From: Richard Wordingham (firstname.lastname@example.org)
Date: Sun Oct 16 2005 - 20:50:47 CST
Philippe Verdy wrote:
>>I have received the following communication about a possible confusion
>> in the names of a couple of Lao letters (U+0E9D and U+0E9F). I don't
>> know anything about Lao or Thai, so I'd be grateful if anyone could
>> let me know whether the Unicode names for these characters are correct
>> or not.
>> Je tiens à vous signaler que deux consonnes laotiennes qui
>> correspondent d'ailleurs aux deux consonnes thaïes sont bien à leur
>> place correcte, mais on s'est trompé en leur donnant leur nom en
>> laotien: Fo Soung est entre Pho Soung et Pho tam lequel est suivi de
>> Fo tam.
>> Les dessins des lettres sont donc corrects et à leur place, c'est le
>> nom qui doit changer. Idem en thaï: Fo Fan (Soung) doit être avant Fo
>> Fa (tam).
> In other words, the representative glyphs and the alphabetic order is
> correct (so is the encoding itself), but the names only are wrong for
>> U+0E9E : LAO LETTER PHO TAM
>> U+0E9F : LAO LETTER FO SUNG
> which are swapped, as well as:
>> U+0E1E : THAI CHARACTER PHO PHAN
>> U+0E1F : THAI CHARACTER FO FAN
The Thai is fine. It's just that the names of the Lao fo letters have been swapped. The Lao chart needs to be annotated something like:
U+0E9C : LAO LETTER PHO SUNG
U+0E9D : LAO LETTER FO TAM
The Lao name is fo sung.
U+0E9E : LAO LETTER PHO TAM
U+0E9F : LAO LETTER FO SUNG
The Lao name is fo tam.
> Unfortunately, names are normally immutable, unlike representative glyphs.
> But I think that swapping the glyphs would make more damage, breaking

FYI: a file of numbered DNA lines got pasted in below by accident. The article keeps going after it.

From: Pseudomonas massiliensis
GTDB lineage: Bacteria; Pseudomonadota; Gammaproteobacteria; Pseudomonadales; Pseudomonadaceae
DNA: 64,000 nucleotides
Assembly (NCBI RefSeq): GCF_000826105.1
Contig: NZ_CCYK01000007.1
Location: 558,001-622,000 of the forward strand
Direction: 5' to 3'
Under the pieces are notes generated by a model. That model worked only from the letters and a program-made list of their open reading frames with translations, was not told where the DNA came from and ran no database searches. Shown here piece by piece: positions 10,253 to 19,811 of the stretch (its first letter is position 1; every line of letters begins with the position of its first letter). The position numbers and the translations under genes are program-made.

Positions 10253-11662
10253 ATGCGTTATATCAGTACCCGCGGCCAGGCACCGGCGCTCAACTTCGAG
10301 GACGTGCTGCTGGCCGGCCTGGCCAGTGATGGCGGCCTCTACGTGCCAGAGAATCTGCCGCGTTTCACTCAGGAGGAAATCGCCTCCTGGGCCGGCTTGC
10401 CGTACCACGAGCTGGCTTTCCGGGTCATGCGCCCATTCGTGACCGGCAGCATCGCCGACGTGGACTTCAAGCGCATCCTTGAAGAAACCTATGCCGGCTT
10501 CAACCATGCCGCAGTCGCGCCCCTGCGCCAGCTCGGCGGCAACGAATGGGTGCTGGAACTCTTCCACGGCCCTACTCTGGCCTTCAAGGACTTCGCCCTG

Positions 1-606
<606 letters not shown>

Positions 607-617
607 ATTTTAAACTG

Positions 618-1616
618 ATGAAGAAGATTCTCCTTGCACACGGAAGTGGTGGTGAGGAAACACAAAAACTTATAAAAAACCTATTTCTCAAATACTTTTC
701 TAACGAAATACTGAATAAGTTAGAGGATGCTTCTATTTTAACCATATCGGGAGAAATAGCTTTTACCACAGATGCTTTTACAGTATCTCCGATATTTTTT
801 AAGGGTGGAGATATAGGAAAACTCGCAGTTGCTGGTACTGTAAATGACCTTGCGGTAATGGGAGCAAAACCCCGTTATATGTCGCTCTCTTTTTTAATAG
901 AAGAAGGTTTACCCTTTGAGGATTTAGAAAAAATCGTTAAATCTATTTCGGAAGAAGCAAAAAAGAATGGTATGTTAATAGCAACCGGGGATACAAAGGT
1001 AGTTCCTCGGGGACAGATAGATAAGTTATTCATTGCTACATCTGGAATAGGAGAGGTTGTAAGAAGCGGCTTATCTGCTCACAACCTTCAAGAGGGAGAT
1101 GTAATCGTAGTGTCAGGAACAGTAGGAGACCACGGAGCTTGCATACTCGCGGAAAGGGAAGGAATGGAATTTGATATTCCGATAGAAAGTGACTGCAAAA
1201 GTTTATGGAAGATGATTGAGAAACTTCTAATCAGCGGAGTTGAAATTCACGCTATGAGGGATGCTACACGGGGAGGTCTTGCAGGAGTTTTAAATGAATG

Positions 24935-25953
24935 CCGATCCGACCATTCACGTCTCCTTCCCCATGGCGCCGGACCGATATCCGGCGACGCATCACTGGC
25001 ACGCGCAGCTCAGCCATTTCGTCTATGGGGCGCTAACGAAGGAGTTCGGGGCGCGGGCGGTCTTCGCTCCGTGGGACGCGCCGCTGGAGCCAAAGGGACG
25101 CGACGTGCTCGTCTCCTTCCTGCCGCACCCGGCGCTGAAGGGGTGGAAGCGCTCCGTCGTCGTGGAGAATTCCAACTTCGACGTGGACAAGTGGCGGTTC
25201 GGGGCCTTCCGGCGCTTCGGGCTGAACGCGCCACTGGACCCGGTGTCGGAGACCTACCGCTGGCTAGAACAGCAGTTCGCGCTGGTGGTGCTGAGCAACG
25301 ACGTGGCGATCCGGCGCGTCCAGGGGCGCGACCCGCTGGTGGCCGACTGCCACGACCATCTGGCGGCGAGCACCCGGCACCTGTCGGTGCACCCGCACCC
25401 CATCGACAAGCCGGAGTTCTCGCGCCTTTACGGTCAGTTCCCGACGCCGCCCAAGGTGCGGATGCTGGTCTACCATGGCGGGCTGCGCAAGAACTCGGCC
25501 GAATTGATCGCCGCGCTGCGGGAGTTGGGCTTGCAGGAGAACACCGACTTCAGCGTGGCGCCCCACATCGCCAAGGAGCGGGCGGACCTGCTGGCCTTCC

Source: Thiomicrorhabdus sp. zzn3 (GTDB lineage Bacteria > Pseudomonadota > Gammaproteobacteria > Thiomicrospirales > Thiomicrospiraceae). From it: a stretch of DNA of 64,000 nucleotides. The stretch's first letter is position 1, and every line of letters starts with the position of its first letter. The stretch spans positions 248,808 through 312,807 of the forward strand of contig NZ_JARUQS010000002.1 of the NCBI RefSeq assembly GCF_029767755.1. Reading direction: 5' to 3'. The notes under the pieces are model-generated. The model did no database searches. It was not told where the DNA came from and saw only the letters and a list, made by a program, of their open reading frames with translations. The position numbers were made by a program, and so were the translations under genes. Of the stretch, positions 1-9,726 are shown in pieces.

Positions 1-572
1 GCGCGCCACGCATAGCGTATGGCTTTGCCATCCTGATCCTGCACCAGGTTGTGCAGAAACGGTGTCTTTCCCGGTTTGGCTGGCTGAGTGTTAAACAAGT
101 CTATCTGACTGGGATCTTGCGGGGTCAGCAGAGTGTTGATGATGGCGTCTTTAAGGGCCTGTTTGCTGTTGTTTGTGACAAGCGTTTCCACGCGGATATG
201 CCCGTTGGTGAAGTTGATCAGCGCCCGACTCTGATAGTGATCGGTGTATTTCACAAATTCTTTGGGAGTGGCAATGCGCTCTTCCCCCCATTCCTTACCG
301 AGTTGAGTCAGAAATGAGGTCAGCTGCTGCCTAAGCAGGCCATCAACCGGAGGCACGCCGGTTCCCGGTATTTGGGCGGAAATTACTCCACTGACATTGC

> existing texts and collations, than just changing the confusive names (which
> are most often not used in implementations as well as in fonts).
> This should be an exception to the rule of immutability of normative
> character names, because this is an editorial error that should not have
> happened. I think that such change this should require an immediate "Public
> Review Issue", and a communication to ISO/IEC 10646, so that they can
> statuate on this case...
Maybe we should have a rule like the English legal rule that an Act of Parliament means what Parliament intended it to mean, not what it says. Unless of course the naming was done maliciously...
I think someone was having an off-day. Aren't
ຣ 0EA3 LAO LETTER LO LING
ລ 0EA5 LAO LETTER LO LOOT
also the wrong way round?
ร 0E23 THAI LETTER RO RUEA [ruea = boat]
ล 0E25 THAI LETTER LO LING [ling = monkey]
See also the character chart at http://www.seasite.niu.edu/lao/LaoLanguage/LaoAlphabet/lao_consonants_poster.htm . Unfortunately for its evidential quality, the author is Thai (albeit from the North East), but I am persuaded by the fact that the word for 0EA3 is _lot_, meaning car. (I don't understand the 'oo' in 'loot'.) U+0EA5 is what I would expect to see in a native word, U+0EA3 in a Pali/Sanskrit loan, if I was seeing an etymologically reliable spelling.
I haven't reported the matter because I haven't had Lao confirmation.
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